Molbak’s infuses fun into its signage while making everything seem just a little bit easier and more manageable for newbie customers. In this, they detail the basics of great containers while showing a few as inspo, as well.

Dispaying Premium Products
I’m adding Watson’s Greenhouse & Nursery, Puyallup, in with the suburbs, even though it’s a bit more city (kinda like it’s a little bit country, a little bit rock ’n roll). Aside from the absolutely gorgeous plant material they have on sale, the folks at Watson’s really know how to merchandise their premium products, like these lovely finds (love the tags, too!).

Divine Destinations

A Winding Path
Our last couple of images are from garden centers that are definitely destinations, thanks to their locations way outside city limits. These retailers expect customers to stay a bit longer and to meander through the offerings. McAuliffe’s Valley Nursery in Snohomish has this down to a science at its farm-to-retail nursery, where they grow their own stock. That great red barn in the picture? It’s the original dairy barn from the property, dating back to the late 1800s, and you can still see the hoof marks on the floor. Now that’s authenticity.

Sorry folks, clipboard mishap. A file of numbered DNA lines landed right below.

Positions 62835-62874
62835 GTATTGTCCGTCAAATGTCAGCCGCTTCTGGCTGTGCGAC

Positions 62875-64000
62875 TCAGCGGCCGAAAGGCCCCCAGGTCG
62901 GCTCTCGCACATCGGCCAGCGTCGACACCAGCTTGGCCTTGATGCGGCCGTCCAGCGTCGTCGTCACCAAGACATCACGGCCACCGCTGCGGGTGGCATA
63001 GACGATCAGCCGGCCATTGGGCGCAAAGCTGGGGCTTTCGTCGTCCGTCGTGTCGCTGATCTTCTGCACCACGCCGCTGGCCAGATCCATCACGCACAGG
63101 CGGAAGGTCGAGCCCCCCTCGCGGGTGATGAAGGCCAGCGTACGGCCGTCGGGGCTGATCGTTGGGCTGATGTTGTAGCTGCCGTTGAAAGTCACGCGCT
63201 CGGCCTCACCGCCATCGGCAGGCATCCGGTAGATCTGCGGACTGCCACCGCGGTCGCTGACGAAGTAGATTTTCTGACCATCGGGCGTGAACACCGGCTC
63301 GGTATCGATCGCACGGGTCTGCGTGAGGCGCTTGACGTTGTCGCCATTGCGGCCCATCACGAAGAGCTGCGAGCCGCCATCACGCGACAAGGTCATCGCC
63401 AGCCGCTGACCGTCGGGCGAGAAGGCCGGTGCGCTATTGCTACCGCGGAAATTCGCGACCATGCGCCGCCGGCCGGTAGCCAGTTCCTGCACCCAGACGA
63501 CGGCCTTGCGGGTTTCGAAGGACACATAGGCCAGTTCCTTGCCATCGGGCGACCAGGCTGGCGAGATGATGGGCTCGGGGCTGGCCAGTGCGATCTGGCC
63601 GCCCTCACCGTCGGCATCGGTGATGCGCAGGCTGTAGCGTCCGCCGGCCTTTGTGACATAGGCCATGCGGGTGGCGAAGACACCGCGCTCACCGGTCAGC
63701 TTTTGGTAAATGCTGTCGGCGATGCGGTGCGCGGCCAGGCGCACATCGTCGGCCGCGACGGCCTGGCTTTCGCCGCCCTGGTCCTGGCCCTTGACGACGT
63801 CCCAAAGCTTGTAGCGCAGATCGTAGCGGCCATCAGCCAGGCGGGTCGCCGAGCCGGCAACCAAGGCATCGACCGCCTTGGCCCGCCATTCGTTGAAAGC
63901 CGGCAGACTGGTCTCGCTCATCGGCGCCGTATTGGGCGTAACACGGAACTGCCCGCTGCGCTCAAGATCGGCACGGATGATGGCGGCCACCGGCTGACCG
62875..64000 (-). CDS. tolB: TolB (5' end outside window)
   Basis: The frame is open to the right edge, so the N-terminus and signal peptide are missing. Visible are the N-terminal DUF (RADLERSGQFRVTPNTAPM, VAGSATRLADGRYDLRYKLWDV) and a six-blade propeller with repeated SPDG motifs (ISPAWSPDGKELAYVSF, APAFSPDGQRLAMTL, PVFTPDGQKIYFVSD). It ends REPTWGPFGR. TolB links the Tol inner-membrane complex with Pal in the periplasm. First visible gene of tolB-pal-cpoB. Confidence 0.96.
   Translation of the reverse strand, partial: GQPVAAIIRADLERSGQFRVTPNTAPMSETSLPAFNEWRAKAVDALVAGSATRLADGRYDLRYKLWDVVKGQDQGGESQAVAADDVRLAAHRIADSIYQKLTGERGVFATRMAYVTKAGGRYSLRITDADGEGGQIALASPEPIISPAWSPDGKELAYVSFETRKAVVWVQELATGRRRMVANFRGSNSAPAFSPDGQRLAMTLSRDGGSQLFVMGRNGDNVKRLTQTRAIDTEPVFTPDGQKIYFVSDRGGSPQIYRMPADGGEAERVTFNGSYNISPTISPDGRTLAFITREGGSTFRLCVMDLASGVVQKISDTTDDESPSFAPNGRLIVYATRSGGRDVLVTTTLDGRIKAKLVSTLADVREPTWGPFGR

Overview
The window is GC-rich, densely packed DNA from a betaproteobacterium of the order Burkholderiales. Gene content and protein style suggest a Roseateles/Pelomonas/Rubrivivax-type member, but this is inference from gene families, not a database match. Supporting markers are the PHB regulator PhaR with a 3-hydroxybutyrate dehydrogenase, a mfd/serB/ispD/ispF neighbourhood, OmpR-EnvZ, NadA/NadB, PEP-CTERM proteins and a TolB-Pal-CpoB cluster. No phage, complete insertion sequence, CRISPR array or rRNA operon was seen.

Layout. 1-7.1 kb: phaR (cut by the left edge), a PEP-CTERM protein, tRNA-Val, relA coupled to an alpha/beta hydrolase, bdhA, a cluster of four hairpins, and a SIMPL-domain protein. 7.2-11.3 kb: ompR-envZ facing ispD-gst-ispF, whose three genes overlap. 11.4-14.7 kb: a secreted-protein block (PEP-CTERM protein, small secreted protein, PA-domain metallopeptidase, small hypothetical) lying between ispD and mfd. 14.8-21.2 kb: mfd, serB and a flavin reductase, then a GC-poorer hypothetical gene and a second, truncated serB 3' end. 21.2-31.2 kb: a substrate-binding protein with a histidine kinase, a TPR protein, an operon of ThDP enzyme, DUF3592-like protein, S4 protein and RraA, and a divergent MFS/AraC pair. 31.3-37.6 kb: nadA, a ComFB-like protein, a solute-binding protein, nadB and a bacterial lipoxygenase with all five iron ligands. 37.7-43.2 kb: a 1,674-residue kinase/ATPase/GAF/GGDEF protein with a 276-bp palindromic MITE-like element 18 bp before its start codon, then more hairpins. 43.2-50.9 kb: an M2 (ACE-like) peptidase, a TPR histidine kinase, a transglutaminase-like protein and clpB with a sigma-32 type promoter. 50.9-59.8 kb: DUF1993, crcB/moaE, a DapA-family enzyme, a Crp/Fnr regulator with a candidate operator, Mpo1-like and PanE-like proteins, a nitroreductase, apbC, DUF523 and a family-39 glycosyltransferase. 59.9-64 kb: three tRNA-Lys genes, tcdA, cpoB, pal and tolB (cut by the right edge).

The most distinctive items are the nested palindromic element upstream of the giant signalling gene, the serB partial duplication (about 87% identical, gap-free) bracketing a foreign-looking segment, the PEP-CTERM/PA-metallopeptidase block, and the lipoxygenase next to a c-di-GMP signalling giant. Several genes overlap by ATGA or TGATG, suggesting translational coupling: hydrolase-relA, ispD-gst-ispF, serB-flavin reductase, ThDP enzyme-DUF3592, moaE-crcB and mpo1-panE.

Upcycling For Displays
I’m adding this one in here in case this isn’t a “thing” in displays around you (it seems regional)—Wells Medina Nursery in Medina was just one of several retailers on the tour that used wood spools for display tables. They can be pretty versatile, and easily painted or used in its natural distressed state. In the Seattle area, Second Use is an organization that salvages materials like these and others that can be used in displays, but there are places like this all over the country.

Hardscapes, Too
When you have room to breathe in a larger, destination garden center, you can have things like chickens, peacocks and hardscapes, along with 15 acres of retail display area (3 acres covered), like Flower World Inc. of Snohomish does. Yes, you read that right, peacocks. I also wrote hardscapes and I liked this display of stone, which shows how many are needed to recreate this circle. There were a couple highlighted and they were next to the neatly piled stone. GP